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Creating velocity-controlled kick drums with the Basimilus Iteritas plugin

Kick drums are a staple in many genres of music [ed. note from Kris: many? Gasp! How does one live without kicks?], and in an age where samples are abundant, it can be tempting to just drag a prerecorded kick into a session and call it good. However, with some simple synthesis techniques, we can create kicks that are expressive and unique, and dynamically change their timbre depending on the velocity they’re played at. Make your kicks your own! 

The concept: velocity mapping

If you read our last blog post about our plugins, you’ll be familiar with their internal modulation engine. There are a number of fabulous ways that we can get things moving in our plugins using tools like LFOs and sequencers, and today we’ll be using velocity as our modulation source. 

Now, we could simply map velocity to something like Fold and create a variation of the default BI kick that way. That’s an awesome patch and can have some really interesting applications: just right-click Fold, increase the Velocity index about halfway, and see what happens. 

Basimilus Iteritas with Velocity modulating Fold

 

However, we can get deeper into things for a more subtle and expressive result. 

Basimilus’s Skin mode bypasses the internal pitch envelope. Pitch envelopes are a great way to create kick drums (check out our last blog post for more on that subject), and we still want to use one, but instead of using the built-in envelope from Liquid mode, let’s design our own.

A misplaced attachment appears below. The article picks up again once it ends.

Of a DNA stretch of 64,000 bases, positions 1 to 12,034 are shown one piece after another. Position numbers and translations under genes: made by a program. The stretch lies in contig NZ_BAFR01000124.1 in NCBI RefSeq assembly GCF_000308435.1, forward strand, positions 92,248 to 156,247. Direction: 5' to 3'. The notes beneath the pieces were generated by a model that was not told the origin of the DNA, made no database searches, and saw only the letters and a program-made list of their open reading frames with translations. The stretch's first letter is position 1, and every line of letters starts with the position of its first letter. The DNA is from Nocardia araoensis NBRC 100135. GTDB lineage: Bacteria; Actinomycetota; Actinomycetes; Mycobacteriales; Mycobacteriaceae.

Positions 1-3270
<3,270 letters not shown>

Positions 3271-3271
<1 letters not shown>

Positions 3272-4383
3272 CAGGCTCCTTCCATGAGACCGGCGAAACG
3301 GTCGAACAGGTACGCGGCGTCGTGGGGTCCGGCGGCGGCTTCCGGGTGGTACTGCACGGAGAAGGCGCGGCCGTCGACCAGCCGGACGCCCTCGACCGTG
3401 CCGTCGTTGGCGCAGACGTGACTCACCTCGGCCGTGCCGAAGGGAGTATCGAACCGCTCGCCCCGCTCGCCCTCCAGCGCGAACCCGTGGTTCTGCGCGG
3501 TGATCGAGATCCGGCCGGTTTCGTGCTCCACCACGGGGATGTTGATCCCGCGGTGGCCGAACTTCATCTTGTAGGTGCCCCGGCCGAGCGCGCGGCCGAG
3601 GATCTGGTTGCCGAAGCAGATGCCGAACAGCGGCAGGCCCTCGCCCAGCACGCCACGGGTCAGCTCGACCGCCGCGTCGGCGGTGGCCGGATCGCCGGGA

First, let’s map LFO1 to our pitch by right-clicking the Octave selector and increasing the LFO1 Index slider. Next, on the LFO 1 page under Modulation, we’ll set the Type to ADR, and set the envelope to create a short decay, as shown.

Basimilus Iteritas's pitch modulated by a short decay envelope

We’ve basically recreated the default Basimilus sound, but if we turn LFO1’s Index parameter all the way down, right-click it, and turn the Velocity Index all the way up, every time we trigger a kick, its impact will change depending on how hard we play it. 

Velocity modulates LFO 1's Index

 

By default, the Velocity checkbox on the Tone page is enabled, meaning that velocity also controls volume. If we only want velocity to control the impact mapping we just created, uncheck that box for a different style of performance. 

Velocity mapping is one of the easiest ways to create expressive patches. Try mapping it to your favorite parameters in any of our synths and see what happens!

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